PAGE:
494 tympanic body temperatures recorded on ED admission
207 RSI (anaesthetised)
287 Non-RSI (non-anaesthetised)
Tympanic thermometers calibrated every 3 months
SPSS V16.0, normality assumed, Student’s t test or one way ANOVA for numerical data (Kruskal-Wallis used for NP data); χ 2 test for proportions; α =0.05
“For patients with a temperature recorded (n=494), a higher percentage of patients with CNS injury (AIS for head ≥3) was found for the RSI group than for the non-RSI group.” “The percentage of patients with ISS>15 was higher for the RSI group than for the non-RSI group (n=1292?).”
were more likely to have had a serious head injury,
were more likely to have sustained a serious or critical injury,
when compared to their non-RSI counterparts
All cases in which body temp was recorded (n=474) Q3 Median (Q2) Q1 More than 3xIQR From Q1 Maximum value That lies within 1.5xIQR from Q3 Minimum value That lies within 1.5xIQR from Q1 Between 1.5 and 3xIQR from Q1
The measurements we make while doing research are nearly always subject to random variation. Determining whether findings are due to chance is a key feature of statistical analysis. The best way to avoid error due to random variation is to ensure your sample size is adequate.
Could the findings of this study have been affected by chance?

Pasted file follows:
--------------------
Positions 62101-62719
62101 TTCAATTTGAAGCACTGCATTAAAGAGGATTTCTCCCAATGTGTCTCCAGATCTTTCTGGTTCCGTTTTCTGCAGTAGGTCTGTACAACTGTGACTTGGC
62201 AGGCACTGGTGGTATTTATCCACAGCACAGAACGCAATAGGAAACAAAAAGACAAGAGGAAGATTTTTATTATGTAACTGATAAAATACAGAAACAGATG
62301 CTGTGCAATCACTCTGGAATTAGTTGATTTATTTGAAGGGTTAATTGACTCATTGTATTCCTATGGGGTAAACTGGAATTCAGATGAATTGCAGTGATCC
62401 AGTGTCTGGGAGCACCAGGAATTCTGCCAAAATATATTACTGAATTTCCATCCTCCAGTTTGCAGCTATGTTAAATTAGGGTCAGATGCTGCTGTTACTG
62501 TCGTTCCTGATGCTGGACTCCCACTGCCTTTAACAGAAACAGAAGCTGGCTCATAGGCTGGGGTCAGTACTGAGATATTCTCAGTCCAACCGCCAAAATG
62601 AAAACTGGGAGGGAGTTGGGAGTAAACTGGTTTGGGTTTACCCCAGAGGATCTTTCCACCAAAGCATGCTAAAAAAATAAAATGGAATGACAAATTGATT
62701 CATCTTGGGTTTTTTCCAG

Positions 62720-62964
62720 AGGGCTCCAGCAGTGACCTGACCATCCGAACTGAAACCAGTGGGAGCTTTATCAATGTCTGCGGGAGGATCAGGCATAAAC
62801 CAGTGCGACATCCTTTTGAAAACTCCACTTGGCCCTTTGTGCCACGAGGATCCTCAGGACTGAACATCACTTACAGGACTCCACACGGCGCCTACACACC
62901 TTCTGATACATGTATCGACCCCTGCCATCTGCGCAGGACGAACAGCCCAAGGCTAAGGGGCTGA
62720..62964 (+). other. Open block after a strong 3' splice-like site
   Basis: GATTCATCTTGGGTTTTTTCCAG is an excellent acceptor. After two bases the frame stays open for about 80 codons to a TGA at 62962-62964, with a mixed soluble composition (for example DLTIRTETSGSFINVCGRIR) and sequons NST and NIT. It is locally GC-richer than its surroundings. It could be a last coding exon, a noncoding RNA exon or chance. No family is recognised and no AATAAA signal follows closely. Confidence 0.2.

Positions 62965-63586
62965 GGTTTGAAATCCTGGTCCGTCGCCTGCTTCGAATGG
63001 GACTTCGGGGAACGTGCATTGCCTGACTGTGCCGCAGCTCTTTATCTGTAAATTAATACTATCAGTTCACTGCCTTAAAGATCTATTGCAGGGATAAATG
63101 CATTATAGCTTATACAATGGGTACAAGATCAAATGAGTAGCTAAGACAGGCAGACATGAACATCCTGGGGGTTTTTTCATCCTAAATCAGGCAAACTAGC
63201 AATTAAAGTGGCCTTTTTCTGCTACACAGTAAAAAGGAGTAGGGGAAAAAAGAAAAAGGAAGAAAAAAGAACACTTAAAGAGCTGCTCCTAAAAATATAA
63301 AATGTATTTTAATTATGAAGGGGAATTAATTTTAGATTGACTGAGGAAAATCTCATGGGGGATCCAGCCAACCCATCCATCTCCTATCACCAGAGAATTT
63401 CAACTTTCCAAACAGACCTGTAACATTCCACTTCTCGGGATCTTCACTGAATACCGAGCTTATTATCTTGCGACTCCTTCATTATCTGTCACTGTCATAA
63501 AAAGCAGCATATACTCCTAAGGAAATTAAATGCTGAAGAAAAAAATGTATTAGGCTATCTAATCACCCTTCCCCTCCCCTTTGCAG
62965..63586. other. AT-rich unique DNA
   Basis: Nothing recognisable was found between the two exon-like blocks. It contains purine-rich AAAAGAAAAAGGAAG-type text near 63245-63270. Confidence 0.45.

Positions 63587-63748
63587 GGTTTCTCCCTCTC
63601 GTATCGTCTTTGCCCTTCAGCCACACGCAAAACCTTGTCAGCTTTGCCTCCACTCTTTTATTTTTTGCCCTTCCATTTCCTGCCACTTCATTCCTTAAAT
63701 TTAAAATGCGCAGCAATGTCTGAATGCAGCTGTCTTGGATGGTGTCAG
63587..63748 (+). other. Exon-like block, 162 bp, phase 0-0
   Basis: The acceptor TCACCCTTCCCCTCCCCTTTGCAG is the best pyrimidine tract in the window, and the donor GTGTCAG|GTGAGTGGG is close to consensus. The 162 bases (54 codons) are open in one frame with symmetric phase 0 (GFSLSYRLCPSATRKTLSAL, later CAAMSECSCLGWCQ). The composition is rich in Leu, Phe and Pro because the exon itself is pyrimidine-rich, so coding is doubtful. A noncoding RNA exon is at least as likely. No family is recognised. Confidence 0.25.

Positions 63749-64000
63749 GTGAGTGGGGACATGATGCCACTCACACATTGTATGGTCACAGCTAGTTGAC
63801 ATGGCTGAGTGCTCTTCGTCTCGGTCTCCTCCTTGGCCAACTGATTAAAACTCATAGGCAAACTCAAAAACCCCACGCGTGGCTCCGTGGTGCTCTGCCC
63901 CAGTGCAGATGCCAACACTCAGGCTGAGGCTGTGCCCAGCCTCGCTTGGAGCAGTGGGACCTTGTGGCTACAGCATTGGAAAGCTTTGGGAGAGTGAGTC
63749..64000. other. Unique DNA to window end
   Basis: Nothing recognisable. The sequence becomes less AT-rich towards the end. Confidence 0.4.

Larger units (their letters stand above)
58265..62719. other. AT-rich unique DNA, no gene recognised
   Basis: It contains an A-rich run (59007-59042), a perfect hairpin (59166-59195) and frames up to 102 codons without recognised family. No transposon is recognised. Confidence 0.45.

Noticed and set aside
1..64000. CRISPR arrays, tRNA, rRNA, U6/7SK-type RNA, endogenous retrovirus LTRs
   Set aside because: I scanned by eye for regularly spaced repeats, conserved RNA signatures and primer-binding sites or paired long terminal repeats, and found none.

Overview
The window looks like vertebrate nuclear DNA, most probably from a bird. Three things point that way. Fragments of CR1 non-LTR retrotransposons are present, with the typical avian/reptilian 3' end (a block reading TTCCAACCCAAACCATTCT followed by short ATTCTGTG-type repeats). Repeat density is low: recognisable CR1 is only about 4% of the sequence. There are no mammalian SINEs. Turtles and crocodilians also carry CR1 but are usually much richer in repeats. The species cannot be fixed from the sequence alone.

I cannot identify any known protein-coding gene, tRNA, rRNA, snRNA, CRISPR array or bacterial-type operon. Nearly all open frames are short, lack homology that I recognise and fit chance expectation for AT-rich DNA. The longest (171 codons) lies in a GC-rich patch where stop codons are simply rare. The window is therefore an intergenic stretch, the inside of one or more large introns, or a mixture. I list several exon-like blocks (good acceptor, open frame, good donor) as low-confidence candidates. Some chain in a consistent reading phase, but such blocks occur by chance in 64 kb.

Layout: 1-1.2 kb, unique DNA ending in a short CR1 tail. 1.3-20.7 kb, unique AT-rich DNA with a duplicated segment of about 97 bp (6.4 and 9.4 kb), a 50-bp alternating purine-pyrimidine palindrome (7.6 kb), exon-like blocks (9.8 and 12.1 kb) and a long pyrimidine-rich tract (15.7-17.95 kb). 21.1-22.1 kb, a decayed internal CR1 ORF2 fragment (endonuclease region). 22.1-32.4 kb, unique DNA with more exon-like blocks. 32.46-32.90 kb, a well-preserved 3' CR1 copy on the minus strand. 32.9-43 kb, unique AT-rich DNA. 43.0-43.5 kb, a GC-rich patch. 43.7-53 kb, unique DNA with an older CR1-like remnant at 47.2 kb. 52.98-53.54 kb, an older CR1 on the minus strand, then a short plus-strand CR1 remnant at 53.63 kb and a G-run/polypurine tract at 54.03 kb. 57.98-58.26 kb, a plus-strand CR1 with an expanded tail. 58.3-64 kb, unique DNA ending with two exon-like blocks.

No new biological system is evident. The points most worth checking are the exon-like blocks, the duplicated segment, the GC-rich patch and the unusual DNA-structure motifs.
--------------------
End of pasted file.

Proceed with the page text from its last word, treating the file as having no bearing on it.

Whereas chance is caused by random variation, bias is caused by systematic variation. A systematic error in the way we select our patients, measure our outcomes, or analyse our data will lead to results that are inaccurate. There are numerous types of bias that may affect a study.
The selection of subjects into your sample or their allocation to treatment group produces a sample that is not representative of the population, or treatment groups that are systematically different. Random selection and random allocation are the keys to avoiding this bias.
Could the findings of this study have been affected by selection bias?
Measurement of outcomes is inaccurate. This may be due to inaccuracy in the measurement instrument or bias in the expectations of study participants, carers or researchers. The latter may be addressed by blinding participants, carers or researchers.
Could the findings of this study have been affected by measurement bias?
A classic example of confounding is to interpret the finding that people who carry matches are more likely to develop lung cancer as evidence of an association between carrying matches and lung cancer. Smoking is a confounder in this relationship - smokers are more likely to carry matches and they are also more likely to develop lung cancer.
Dealing with confounding is relatively easy if you know what the likely confounders are. You could stratify your results - i.e. in our previous example you could analyse smokers and non-smokers separately, or you could use statistical techniques to adjust for confounding.
Could the findings of this study have been affected by known confounders?
Dealing with unknown confounders is obviously much trickier. There is always a risk that an apparent association between a risk factor, or an intervention, and an outcome is being mediated by an unknown confounder. This is particularly true of observational studies where patients may be selected to one treatment group or another, not according to any explicit criteria, but by some unknown process, such as a care providers 'gut feeling'. The best defence against unknown confounders is randomisation. This ensures that both known and unknown confounders are randomly distributed between treatment groups.
Could the findings of this study been affected by unknown confounders?